In the early 70’s, I was hired by the state of Delaware to teach at an Amish school near my home. Cedar Grove was not only my first venture into teaching Amish children, it was my first try at teaching anyone. Nestled picturesquely among cedar trees, it was the one-room schoolhouse of my dreams: 25 students, 8 grades. There was no electricity, an outhouse for a bathroom, and an ancient pot-bellied wood stove.
Being an Englisher, I was given a dress code: a long skirt, a modest blouse, a headscarf with my long hair up, and no make-up. Since it was a bitter February with snow on the ground, I wore an ankle-length skirt over jeans and cowboy boots. School started at 9:00 AM. I arrived at 8:30 AM to find a dozen children shivering on the front steps. I greeted them with a cheery “Good morning!” They just stared at me. I unlocked the door and two older boys hurried to start the fire in the stove and fill the wood box.
The other students hung up coats and scarves, stamped the snow off their boots, and made a beeline for the library area. They chose books and settled down on the floor to read, still without speaking a word to me, although they whispered among themselves in Deitsch.
More kids filed in, taking their seats and staring at me shyly. The old-fashioned, wooden desks were arranged by grades, first through eighth, boys on one side of the room, girls on the other. The oldest students sat at the back, farthest from the wood stove.
By 8:55 AM, every seat was filled. Nervously, I shuffled papers, looked over my schedule and silently prayed. I would be expected to conduct classes in reading, arithmetic, penmanship and geography for all eight grades. Three of my first graders spoke no English, and two of the children had special-needs. When I stood and introduced myself in perfect German, I faced bewildered expressions. That was when I realized that the Amish dialect only roughly resembled German.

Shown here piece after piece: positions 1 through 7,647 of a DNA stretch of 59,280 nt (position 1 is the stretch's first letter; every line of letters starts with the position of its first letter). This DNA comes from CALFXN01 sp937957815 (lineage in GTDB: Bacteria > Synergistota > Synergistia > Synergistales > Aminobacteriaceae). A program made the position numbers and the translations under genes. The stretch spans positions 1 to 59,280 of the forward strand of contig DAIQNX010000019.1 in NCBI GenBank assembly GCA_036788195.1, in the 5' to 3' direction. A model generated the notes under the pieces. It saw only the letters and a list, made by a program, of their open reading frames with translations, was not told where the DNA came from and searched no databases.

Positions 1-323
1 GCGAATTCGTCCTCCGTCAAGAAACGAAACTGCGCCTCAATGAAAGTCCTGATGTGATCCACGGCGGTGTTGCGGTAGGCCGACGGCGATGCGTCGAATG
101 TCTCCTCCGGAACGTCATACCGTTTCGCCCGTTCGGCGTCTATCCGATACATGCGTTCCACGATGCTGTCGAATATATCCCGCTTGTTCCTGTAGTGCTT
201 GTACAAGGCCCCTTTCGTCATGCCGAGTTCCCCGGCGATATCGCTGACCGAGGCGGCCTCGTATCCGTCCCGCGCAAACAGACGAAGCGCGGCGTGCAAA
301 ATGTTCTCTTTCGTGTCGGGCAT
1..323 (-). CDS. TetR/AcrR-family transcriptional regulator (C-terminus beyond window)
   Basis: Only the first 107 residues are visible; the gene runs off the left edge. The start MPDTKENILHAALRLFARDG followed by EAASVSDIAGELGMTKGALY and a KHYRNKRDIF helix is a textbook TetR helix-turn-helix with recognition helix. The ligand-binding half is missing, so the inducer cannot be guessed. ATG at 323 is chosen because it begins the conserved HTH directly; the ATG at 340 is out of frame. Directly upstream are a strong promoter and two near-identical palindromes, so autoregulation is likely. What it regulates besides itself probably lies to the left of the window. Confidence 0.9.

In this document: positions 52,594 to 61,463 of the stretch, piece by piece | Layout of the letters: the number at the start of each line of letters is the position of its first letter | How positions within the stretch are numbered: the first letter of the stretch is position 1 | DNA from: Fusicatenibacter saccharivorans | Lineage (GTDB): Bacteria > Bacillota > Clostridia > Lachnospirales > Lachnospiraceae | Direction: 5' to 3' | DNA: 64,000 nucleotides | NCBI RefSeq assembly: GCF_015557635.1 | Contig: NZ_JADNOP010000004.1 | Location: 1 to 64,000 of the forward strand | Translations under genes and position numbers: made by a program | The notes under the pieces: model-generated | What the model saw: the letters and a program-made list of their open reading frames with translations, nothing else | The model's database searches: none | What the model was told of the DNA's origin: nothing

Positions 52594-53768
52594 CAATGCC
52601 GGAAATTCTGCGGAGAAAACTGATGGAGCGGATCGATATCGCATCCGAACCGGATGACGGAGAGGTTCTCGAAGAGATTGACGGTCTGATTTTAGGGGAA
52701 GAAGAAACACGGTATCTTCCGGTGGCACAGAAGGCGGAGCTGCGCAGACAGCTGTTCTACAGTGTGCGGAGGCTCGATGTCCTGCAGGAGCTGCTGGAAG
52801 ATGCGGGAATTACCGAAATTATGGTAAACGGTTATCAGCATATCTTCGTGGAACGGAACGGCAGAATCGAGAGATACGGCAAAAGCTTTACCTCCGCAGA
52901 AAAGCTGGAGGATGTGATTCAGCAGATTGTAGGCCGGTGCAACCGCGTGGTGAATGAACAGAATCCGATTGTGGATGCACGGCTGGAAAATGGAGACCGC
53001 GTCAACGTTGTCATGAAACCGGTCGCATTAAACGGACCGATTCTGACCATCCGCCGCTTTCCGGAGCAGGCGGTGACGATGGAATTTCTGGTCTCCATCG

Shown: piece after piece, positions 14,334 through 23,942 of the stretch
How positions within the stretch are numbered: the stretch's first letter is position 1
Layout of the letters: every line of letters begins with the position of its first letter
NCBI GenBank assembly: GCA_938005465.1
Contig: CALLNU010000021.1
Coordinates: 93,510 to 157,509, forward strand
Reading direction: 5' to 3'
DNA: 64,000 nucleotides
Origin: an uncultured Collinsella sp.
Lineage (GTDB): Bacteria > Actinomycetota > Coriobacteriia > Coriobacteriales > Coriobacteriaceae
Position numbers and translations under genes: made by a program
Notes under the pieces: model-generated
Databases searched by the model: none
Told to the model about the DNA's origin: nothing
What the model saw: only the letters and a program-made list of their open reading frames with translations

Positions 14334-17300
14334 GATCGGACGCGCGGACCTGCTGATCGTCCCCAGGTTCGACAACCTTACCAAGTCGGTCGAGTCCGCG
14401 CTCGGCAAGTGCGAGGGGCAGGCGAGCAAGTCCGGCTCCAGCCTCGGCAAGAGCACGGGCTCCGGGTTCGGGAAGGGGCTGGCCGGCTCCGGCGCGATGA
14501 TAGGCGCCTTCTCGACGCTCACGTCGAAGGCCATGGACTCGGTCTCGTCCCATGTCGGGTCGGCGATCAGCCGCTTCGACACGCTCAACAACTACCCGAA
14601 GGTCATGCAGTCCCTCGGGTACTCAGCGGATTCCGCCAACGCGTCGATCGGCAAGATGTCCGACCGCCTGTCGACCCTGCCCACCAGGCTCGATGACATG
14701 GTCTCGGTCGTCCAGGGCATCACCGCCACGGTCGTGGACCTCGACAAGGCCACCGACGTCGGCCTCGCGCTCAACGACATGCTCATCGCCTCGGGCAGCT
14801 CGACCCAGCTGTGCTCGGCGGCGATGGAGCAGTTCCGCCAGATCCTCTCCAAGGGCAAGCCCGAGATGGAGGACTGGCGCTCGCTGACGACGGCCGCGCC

Once I repeated my greeting in English, all the students rose, filed to the front, turned, faced the desks, and began to chant a 16th century hymn from the Ausbund, in High German. The singing was slow and a cappella. The children sang for twenty minutes in a language different from the Deitsch dialect they spoke, a language none of the children understood. They later revealed to me that they had no idea what they were singing, yet the beautiful hymn raised goosebumps on my arms and brought tears to my eyes.
Once everyone had returned to their seats, we got to the business of teaching and learning, although who was going to be teaching whom, I wasn’t really sure anymore.
TO BE CONTINUED . . .
Mark your calendars for Thursday July 2nd, when Emma Miller will continue sharing her experiences.
Emma Miller lives quietly in her old farmhouse in rural Delaware amid fertile fields and lush woodlands. Fortunate enough to be born into a family of strong faith, she grew up on a dairy farm, surrounded by loving parents, siblings, grandparents, aunts, uncles and cousins. Emma was educated in local schools, and once taught in an Amish schoolhouse.
When she’s not caring for her large family, reading and writing are her favorite pastimes. She’s the author of the Hannah’s Daughter’s series and The Amish Matchmaker series, which includes her latest release, A Match for Addy.
Connect with Emma: Facebook